The Spaniel Club's decision to remove the weight restriction for Cocker Spaniels in 1901 marked the beginning of a new period, during which time there was constant advancement.
Breeders started to develop and exhibit robust, short-backed cockers with high spring of rib and depth of girth scores as type uniformity started to become apparent.
After the UK's Cocker Spaniel Club was established in 1902, the breed standard was soon established.
To advance the interests of the English Cocker Spaniel and set it apart from the American type Cocker that was developing, the English Cocker Spaniel Club of America was established in the United States in 1935.
In 1946, the AKC declared the English Cocker Spaniel to be a distinct breed from the American Cocker Spaniel.
English Cocker Spaniel Breed Health
The English Cocker Spaniel can be affected by hip dysplasia, which is the malformation of the hip joints as the dog ages. It can cause pain and lameness and, over time, into arthritis.
This may be hereditary but becomes worse due to environmental factors such as rapid growth from a change of diet or incurred injuries.
Another health problem you should be aware of is the cloud-like substance that sets into the eyes and keeps light from entering, called cataracts.
They occur when proteins begin to break down and form clumps causing haziness in the lens.
Cataracts cause the lens to lose its transparency and eventually interfere with your dog’s vision.
Your furry friend may also experience von Willebrand's disease, which is caused by a deficiency in the protein needed to help platelets form clots in sealing broken blood vessels.
Prolonged bleeding can raise suspicion of the disease.
Due to a condition known as hypothyroidism, the hormone-making glands slow down, affecting your pet’s metabolic rate.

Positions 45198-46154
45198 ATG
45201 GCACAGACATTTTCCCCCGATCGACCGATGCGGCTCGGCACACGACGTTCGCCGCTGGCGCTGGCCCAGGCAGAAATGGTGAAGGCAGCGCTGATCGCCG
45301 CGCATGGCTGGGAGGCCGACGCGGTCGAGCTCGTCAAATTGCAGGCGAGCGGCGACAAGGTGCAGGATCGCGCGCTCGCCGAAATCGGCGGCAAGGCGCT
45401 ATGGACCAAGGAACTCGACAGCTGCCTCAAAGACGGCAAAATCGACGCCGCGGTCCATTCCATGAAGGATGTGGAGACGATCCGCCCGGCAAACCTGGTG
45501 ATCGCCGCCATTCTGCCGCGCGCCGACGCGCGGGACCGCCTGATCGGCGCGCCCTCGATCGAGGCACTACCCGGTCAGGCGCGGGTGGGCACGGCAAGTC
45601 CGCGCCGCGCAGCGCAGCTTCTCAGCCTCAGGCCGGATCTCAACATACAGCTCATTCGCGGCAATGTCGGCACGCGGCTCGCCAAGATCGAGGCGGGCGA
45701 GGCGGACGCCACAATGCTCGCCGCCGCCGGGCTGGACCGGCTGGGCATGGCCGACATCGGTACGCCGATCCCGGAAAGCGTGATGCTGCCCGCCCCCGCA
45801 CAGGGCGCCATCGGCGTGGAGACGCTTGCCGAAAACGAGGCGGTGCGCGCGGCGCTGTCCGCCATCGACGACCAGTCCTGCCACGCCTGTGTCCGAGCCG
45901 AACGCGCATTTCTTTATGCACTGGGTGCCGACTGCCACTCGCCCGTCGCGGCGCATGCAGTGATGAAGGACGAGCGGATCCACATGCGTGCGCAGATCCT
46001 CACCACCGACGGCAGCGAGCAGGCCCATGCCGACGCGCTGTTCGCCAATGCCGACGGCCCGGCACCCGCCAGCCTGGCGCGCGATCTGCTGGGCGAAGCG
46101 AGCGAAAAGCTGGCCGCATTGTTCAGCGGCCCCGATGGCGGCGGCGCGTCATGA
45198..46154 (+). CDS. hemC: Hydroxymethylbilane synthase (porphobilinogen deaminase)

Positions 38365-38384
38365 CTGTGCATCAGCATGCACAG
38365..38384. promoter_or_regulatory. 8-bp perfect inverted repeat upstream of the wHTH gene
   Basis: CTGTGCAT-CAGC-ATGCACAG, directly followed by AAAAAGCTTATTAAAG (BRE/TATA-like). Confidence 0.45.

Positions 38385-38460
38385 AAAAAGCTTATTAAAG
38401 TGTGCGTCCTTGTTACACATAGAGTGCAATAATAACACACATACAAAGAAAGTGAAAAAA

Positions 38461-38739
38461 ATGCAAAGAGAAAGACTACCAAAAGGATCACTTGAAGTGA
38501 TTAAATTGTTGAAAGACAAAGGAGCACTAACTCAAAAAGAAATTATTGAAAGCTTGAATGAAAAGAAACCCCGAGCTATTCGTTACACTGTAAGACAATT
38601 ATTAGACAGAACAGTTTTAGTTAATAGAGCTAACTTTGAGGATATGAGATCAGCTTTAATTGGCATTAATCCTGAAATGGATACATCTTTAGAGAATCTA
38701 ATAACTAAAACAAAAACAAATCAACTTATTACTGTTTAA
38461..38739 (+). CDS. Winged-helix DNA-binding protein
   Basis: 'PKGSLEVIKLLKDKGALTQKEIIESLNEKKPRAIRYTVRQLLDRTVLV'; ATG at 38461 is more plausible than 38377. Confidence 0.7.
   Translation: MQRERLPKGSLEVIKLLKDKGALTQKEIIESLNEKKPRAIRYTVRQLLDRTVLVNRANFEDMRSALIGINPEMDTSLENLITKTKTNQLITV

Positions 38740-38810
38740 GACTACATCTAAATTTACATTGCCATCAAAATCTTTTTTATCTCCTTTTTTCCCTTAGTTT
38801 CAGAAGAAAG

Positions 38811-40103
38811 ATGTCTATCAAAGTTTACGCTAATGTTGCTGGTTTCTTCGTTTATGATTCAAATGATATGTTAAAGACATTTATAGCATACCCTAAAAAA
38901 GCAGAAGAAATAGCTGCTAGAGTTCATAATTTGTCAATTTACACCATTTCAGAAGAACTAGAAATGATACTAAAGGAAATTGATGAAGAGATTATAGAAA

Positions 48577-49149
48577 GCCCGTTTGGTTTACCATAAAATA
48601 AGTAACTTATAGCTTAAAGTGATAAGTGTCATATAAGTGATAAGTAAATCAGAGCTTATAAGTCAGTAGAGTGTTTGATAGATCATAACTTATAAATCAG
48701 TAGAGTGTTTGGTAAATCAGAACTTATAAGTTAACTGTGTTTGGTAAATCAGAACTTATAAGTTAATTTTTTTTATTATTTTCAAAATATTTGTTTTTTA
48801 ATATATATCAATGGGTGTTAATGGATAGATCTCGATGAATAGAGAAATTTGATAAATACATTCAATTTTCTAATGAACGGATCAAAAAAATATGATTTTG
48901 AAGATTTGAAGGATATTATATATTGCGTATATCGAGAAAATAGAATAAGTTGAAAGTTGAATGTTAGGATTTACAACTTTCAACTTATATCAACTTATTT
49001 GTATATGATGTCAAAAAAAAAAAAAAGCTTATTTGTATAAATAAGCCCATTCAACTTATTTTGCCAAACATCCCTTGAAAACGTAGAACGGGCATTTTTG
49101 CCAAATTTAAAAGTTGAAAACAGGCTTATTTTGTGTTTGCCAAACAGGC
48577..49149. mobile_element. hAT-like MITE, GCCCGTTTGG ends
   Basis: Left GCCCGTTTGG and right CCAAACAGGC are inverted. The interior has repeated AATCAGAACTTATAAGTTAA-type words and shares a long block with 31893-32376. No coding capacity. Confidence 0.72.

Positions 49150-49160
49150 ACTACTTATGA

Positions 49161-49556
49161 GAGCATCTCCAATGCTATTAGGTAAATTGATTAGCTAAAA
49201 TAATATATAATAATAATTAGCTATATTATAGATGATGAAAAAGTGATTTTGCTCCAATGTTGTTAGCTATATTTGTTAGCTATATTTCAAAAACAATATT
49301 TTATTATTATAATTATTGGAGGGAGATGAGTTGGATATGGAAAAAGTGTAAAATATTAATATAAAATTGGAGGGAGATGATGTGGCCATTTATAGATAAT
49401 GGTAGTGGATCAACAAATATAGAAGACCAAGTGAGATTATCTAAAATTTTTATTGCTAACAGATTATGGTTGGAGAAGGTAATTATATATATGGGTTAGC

This may lead to infertility, obesity, and lack of energy.
While shielding every dog from inherited issues is impossible, the danger can be reduced with the right treatment.
The majority of English Cocker Spaniels live healthy lives, often until the ages of 12 to 14.
How to Care for English Cocker Spaniels
An all-day hunter, the English Cocker Spaniel dog was developed to find, flush, and retrieve upland game birds. Taking a stroll around the block cannot burn off this much energy.
Lack of exercise can lead to obesity and destructive behavior in your pet. It needs regular exercise for its physical and emotional well-being because it is an upbeat, active sporting dog.
This breed has a lot of stamina, so it will appreciate vigorous activities like agility or flyball, as well as long, brisk walks or treks.
A game of fetch, a trip to the dog park, or some time in the backyard will keep this pup happy.
Running also comes naturally to the English Cocker Spaniel breed. So, it will be content to accompany you on a jog once it is over a year old.
With a few decent exercise sessions every day, it can meet its needs. Easy access to a yard is unquestionably beneficial.
This dog needs a fenced yard and should be on a leash when out for walks because its hunting instincts are still strong.
The English Cocker Spaniel dog breed was developed with a cheerful, dedicated demeanor to obey orders in the field. Even now, it is still very eager to please.
As long as only constructive techniques are applied, training can be easy and fun. If you use a harsh or discouraging training method, your dog will not take it well.
Despite their intelligence, English Cocker Spaniel dogs can be difficult to train at times, especially if they don't perceive a clear reason for doing what you want them to.
It's a good idea to educate your dog to come when called and to obey directions regardless of the breed, but hunting dogs require it the most.
Because dogs are naturally affectionate toward their owners, it's crucial to train them gently and consistently to avoid crushing their spirits.
Utilize methods of positive reinforcement like play, praise, and food rewards.
Additionally, training keeps the mind active in the English Cocker Spaniel breeds.
They pick things up quickly, so if you make training constant and exciting, you'll be more than pleased with their abilities.
English Cockers have a playful side, much like any dog. They are chowhounds as well.
Particularly when they are still curious puppies, keep food, garbage, and other items out of their reach.
When you're not around to monitor, a crate is a terrific method to keep your doggo from getting into trouble.
Most English Cockers have very thick coats that need routine maintenance, including thorough brushing and combing at least once per week to keep the dog looking his best and avoid mats and tangles.